COVID-19 Research Roundup: March 22, 2024


What is new in research on COVID-19?

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science thodonal_AdobeStock

March 2024 marks the fourth anniversary of the onset of the COVID-19 pandemic. In this Research Roundup, we explore new studies on COVID-19 and its continued impact on various psychiatric disorders and patient populations.

COVID-19 Lockdowns and In-Patient Service Use in Children and Adolescents

This study examined the impact of COVID-19 lockdowns on psychiatric admission trends among children and adolescents in England. The analysis revealed a significant decrease in psychiatric hospital admissions for children and adolescents during both lockdown periods, with a higher proportion of admissions being out of area or to independent sector units.

There was also an increase in admissions for more socioeconomically deprived children and adolescents and looked-after children during the second lockdown. The investigators concluded that this “suggests that these [children and adolescents] may have been disproportionately affected by the pandemic or overlooked during earlier phases.”


Tsiachristas A, Holland J, Guo B, et al. The impact of the COVID-19 pandemic on children and adolescent mental health in-patient service use in England: interrupted time-series analysis of national patient recordsBJPsych Open. 2024;10(2):e69.

Alcohol Consumption Among Young Adults During the COVID-19 Pandemic

This study investigated the impact of the COVID-19 pandemic on alcohol consumption among young adults. Findings suggest that harmful alcohol consumption decreased in females but increased in those experiencing heightened feelings of depression, anxiety, and loneliness. Surprisingly, increased social interaction and continuation of regular work or study environments were also associated with higher alcohol use. Pre-pandemic symptoms of attention-deficit/hyperactivity disorder and delinquency predicted harmful consumption during the pandemic.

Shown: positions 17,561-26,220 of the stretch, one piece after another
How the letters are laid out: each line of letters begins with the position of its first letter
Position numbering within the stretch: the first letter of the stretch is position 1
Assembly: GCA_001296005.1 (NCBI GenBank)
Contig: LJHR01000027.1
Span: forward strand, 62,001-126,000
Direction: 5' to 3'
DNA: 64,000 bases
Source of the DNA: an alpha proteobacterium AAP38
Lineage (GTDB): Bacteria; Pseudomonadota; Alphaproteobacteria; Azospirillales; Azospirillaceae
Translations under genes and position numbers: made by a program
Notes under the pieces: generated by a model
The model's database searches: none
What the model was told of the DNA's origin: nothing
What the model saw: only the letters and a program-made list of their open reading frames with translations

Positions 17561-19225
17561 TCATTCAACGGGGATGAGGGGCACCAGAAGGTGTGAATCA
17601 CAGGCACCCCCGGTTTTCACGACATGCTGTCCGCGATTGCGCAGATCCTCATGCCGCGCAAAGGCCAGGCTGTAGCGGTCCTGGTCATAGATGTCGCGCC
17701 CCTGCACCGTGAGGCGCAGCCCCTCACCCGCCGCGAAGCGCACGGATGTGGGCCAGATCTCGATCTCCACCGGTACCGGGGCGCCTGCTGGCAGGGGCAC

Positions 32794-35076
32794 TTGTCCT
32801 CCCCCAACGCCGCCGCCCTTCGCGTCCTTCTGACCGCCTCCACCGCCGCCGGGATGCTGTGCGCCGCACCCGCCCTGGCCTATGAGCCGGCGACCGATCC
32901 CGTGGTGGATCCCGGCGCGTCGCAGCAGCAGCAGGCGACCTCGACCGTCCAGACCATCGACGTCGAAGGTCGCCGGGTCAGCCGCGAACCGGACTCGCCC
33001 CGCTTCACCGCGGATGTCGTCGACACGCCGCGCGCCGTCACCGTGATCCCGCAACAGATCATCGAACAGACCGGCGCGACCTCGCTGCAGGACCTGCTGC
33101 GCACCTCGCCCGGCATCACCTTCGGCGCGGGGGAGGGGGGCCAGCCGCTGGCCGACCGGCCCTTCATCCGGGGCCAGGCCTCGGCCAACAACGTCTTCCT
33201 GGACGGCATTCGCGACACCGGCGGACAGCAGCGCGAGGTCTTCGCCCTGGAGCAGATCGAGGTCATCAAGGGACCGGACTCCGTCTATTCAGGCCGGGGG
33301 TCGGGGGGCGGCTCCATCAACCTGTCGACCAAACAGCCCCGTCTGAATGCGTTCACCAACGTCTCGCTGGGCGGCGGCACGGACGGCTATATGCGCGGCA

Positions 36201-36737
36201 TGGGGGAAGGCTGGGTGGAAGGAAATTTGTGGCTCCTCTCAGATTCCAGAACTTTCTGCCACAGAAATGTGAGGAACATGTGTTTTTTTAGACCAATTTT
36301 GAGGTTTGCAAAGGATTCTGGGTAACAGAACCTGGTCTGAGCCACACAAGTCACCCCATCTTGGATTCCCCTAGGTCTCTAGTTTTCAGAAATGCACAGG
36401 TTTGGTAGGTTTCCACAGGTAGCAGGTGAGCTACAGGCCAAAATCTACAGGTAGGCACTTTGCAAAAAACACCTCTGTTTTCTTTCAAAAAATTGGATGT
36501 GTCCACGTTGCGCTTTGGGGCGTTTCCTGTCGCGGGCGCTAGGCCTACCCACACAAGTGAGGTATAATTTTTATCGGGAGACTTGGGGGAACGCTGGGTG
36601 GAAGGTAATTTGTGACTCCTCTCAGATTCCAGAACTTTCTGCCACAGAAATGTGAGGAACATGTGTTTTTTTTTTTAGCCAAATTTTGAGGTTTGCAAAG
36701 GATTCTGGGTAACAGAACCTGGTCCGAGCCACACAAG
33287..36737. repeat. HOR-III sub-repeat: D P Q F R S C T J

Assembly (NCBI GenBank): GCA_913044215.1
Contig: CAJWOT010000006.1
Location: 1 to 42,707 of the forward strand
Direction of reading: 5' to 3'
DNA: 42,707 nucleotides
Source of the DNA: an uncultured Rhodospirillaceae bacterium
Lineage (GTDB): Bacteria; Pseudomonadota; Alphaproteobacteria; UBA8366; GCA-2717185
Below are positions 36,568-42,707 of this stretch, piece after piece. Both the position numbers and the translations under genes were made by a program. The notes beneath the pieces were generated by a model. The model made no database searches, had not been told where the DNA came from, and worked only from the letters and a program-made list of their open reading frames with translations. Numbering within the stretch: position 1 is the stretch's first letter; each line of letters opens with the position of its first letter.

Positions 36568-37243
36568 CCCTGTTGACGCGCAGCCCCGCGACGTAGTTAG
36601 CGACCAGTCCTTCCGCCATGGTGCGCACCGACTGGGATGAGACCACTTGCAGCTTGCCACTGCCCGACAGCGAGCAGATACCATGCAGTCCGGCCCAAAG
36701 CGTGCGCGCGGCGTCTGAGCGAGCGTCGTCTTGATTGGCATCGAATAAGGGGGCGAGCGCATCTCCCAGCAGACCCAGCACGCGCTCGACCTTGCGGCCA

“While those who suffered the burden of social isolation and distress were more likely to increase their alcohol use, young adults who felt less lonely and met their friends more often also had a similar outcome,” the investigators concluded. “The relationship between loneliness and alcohol consumption among young adults is influenced by the social factors that may be facilitated by drinking.”


Mohamed MS, Rukh G, Vadlin S, et al. Differential change in alcohol consumption during the COVID-19 pandemic: the role of loneliness, socialization, and mental well-beingFront Psychiatry. 2024;15:1236410.

Impact of COVID-19 Pandemic on Patients With Serious Mental Illness

This study investigated the impact of the COVID-19 pandemic on patients with serious mental illness (SMI). Findings revealed that patients with SMI exhibited higher levels of pandemic-induced stress, reported increased symptom worsening, and expressed a greater need for mental health care during the pandemic. Despite adhering to precautionary measures, including vaccine uptake, patients with SMI faced significant challenges.

The investigators concluded that, “These findings demonstrate an increased vulnerability to symptom worsening in patients with SMI during a pandemic and suggest the need to account for pandemic-induced psychological stress in clinical trial design, subject selection, and symptoms ratings.”


Fe Garcia-Rada M, Litman RE. Impact of COVID-19 pandemic on patients with serious mental illness (SMI) and nonpsychiatric control subjects in clinical trialsInnov Clin Neurosci. 2024;21(1-3):13-18.

Note: This Research Roundup was prepared with the assistance of ChatGPT.

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